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The Trading Desktop: Why we need a Different Approach

The trouble with Trading Technology Today

Imagine for a moment that the cell phone in your pocket was twenty years old or the console you've just got your kids for Christmas was a Sega Genesis. While retro items like these may appeal to some, it is a sobering thought that much of the USD 100 billion per day trading world is based on similarly aged technology. We all know the reasons — stovepipe, vertical implementations, a lack of standards and the fact that the trader’s desktop is an amalgam of multiple vendors’ products are just some of them. The last ten years have also seen a widening of this technology debt as necessary but incessant regulation has led to many systems simply being patched up or just bent out of shape in order to work in new ways.

While this problem may seem intractable, the new generation of Digital Natives entering the workforce will have completely different expectations of how they expect technology to support them in their jobs. One answer is to embrace a full-scale digitalisation program and many banks and brokerages are doing exactly this. These initiatives are well intentioned and will ultimately yield the kind of results the Digital Natives will expect as firms exploit technologies such as Mesh Application Server Architecture (MASA) and as the API Economy eventually finds its way onto the (virtual) trading floor.

But what if you can’t wait?

What if the risk posed by incumbent technologies is simply too great in today’s highly electronified, global markets and what if, instead of being data centric, your organisation is actually data impaired?

These were the sorts of requests that we were getting as we rolled out our desktop interoperability initiatives through capital markets. This was especially the case with organisations that did not have the in-house expertise available for full scale digitalisation efforts. The call was even louder, though from business users tired with copy /pasting and having to navigate multiple, incompatible applications to do what seemed simple, client centric tasks. This last point was even more evident when these traders became part of distributed workforces where just adding another physical screen quickly becomes impracticable.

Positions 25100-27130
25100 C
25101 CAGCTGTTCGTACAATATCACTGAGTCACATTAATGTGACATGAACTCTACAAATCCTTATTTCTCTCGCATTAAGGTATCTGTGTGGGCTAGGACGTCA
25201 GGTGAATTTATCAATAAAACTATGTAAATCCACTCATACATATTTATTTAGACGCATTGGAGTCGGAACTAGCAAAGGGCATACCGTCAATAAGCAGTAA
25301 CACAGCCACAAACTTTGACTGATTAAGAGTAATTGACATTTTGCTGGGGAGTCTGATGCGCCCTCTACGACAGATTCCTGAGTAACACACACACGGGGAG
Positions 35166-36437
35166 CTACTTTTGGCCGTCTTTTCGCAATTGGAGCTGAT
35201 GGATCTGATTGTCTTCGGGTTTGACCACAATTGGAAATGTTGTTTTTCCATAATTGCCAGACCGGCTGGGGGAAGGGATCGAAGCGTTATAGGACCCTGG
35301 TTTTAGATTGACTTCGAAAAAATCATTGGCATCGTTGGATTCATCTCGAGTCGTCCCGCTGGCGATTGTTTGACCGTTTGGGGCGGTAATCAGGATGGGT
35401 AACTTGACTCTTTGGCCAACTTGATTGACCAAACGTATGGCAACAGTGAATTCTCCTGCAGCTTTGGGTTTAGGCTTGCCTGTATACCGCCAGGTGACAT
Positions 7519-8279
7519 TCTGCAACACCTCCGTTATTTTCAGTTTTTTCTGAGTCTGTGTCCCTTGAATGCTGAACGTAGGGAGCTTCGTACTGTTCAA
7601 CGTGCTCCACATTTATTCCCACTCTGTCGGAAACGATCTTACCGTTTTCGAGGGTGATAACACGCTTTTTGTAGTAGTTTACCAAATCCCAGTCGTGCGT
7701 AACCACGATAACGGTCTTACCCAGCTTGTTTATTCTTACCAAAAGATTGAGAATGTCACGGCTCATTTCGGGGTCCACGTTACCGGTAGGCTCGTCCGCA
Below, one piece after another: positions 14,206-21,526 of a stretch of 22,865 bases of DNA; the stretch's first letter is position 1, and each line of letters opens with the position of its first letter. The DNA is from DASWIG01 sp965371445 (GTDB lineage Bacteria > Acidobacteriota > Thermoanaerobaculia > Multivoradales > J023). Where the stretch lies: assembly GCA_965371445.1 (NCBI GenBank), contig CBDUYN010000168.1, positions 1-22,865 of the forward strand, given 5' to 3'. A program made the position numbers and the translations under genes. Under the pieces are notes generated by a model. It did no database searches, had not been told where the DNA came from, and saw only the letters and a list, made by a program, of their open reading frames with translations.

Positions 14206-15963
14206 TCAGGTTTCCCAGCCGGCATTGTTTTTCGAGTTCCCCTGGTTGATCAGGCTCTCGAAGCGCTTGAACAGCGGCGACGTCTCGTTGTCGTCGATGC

Solving the problem Today

This is why Glue42 came up with the concept of G42 Appliances that connect different applications together and, crucially, simplifies the workflow between them.

Let’s take a simple example. I’m an execution trader with a trading ecosystem that comprises various applications including an OMS, Market Data Terminal, TCA, Analytics, Chat, Excel and more. I’m constantly having to do ‘swivel-chair, up-down workflows’ to type the same data into different applications in order to build a helicopter view of a trading opportunity. By doing this I have already missed prices and volume as well as creating operational risk by potentially inputting the wrong data. This is a serious business problem on multiple fronts that a simple G42 OMS-Market Data appliance fixes instantly.

Putting control in the hands of Business

As well as getting them to solve real business problems, our aim with Appliances was also to make them both low cost and easy to install. That way, we put control back into the hands of the business and allow users to create their own “swim-lanes” through the different applications on their desktop — regardless of which vendor supplied them or which in-house developer wrote them. We’re combining enterprise-class software with the ease of purchase and delivery of a retail e-commerce site.

For 2021, it will all be about the convenience of having access to appliances. It’s about making it as easy as buying a fridge or microwave from an electronics store. You buy it, plug it in and it just works. We think it is part of one of the final frontiers in capital markets: the quest to commoditise and improve the traders’ desktop. But, even more importantly, to create an environment that supports a robust, secure environment for continuous business innovation.


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Steve Grob

Steve Grob



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10 Mar 2021



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